Thursday was doubly significant for the Chinese - not only marking just one day to go for the Olympics but also an ancient festival, often dubbed the Chinese Valentine's Day.
Thursday was the Double Seventh Festival (Qixi Festival in Chinese), which falls on the 7th day of the 7th lunar month.
Qixi is a romantic time for many Chinese. For example, a 26-year-old girl named Gao Xin and her boyfriend in Shandong Province on Thursday bought 200 mini-sized red flags and handed them out for free in Quancheng Square in Jinan city.
"We will always remember this year's Qixi Festival, for it is such a great day and we have done great things to celebrate," she said.
Wang Fugui is a Beijing citizen fond of the costumes of the Han dynasty, during which the Qixi Festival originated. He and some other "clothing lovers" held an ancient Games in Beijing on Thursday, competing in ancient Chinese sport games such as Cuju (ancient football), Jiaoli (ancient wrestling) and ancient archery. All "athletes" were wearing sports clothes from the Han dynasty.
"Since today was Qixi, we launched the ancient Games and wore traditional clothes, to bring the best luck for Friday's Olympics," Wang said.
Meanwhile, Olympic-related decorations were the top choices for many lovers as a festival gift. The Fuwa, the five mascot dolls of the Beijing Games, Olympic T-shirts and torch-shaped pins were all popular.
"I would buy the five Fuwa for my girlfriend, for they are the Olympic gift Chinese people give to friends across the world, and I thought it was of great meaning for our love," a Jinan buyer said.
A couple in Zhejiang province's Xiaoshan city surnamed Lin and Fang had decided to get engaged on Qixi. "How great it was to get engaged in both a lover's day and an Olympics eve," Lin said.
This year's festival was also special for many young Olympic volunteers, who would have to work until late on the day ahead of the big event.
24-year-old Wu Xiaofei was a volunteer in Qingdao city's Olympic Sailing Center. "This year I might spend the day with many other volunteers instead of my boyfriend. Maybe there will be no roses nor a candlelight dinner, but it will still be great to celebrate the day at this city, at this moment," she said.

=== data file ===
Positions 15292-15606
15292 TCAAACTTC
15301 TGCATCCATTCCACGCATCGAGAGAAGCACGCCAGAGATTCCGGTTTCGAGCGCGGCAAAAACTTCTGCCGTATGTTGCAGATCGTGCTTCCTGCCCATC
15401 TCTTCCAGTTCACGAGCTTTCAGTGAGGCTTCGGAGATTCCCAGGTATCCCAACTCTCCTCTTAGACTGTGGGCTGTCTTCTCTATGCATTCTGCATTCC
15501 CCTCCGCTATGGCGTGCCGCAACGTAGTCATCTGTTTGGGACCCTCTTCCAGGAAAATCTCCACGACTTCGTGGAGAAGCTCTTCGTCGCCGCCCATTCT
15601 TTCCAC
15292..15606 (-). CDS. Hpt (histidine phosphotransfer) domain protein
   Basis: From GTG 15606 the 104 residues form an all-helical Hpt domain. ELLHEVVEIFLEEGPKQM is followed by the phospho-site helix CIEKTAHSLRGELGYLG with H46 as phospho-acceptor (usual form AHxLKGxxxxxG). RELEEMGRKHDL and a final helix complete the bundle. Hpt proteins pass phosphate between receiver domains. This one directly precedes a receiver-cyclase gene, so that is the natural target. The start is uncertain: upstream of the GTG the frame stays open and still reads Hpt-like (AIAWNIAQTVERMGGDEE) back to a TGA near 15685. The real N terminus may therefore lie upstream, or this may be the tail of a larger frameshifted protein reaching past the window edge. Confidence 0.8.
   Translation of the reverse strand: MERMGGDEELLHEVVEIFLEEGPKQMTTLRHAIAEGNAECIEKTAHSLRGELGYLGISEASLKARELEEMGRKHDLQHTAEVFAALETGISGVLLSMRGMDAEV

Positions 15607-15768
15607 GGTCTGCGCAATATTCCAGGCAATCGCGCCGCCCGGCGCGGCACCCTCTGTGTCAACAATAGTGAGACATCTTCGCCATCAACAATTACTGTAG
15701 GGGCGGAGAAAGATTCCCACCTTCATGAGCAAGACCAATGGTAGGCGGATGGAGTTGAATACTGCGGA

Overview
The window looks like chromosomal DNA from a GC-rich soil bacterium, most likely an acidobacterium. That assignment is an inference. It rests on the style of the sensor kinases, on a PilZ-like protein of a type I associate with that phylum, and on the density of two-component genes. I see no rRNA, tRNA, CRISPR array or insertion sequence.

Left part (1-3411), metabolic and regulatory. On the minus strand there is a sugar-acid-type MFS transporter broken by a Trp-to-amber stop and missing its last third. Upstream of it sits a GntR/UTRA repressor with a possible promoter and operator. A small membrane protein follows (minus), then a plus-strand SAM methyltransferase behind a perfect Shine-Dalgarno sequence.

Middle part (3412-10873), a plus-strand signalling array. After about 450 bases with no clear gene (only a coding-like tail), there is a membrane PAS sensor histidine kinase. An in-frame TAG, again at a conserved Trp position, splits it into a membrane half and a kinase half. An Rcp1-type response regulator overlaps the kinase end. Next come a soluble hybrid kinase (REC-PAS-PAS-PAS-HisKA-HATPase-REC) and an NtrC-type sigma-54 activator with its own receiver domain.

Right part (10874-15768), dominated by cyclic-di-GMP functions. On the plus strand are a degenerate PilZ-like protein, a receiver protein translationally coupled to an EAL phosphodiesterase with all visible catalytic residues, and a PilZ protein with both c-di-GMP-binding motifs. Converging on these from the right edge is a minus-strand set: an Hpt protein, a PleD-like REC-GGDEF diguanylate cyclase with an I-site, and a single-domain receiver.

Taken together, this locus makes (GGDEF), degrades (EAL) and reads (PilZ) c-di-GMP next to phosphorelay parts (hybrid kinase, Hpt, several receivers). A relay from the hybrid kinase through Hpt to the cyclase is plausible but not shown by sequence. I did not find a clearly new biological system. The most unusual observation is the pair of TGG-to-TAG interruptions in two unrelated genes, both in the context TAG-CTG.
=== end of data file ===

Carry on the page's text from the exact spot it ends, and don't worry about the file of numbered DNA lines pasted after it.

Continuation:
College students Huang Yin and Wei Shaocong were volunteers in the Wu Kesong basketball gymnasium in Beijing.
"Perhaps it won't be until 10 p.m. that we will finish work. But we will spend the last hours of the festival on the rooftop of my flat, sitting together and staying up all night waiting for the first dawn light of the big day," Huang Yin said.
The Double Seventh Festival comes with a legend.
A long time ago, there was an honest and kind-hearted fellow named Niu Lang (Cowhand). He married a fairy from heaven called Zhi Nu (Weaver Maid) who was in love with him and escaped from heaven to earth secretly. They lived a happy life and she gave birth to a boy and a girl.
Unfortunately, the God of Heaven soon found out the secret and the Queen Mother wanted to separate the couple. She used her gold hairpins and made a billowy river between them. The Cowhand and the Weaver Maid were separated on the two banks forever and could only feel their tears.
Finally, their loyalty to love touched the magpies, so tens of thousands of magpies came to build a bridge for the Cowhand and Weaver Maid to meet each other. The Queen Mother was eventually moved and allowed them to meet each year on the 7th of the 7th lunar month.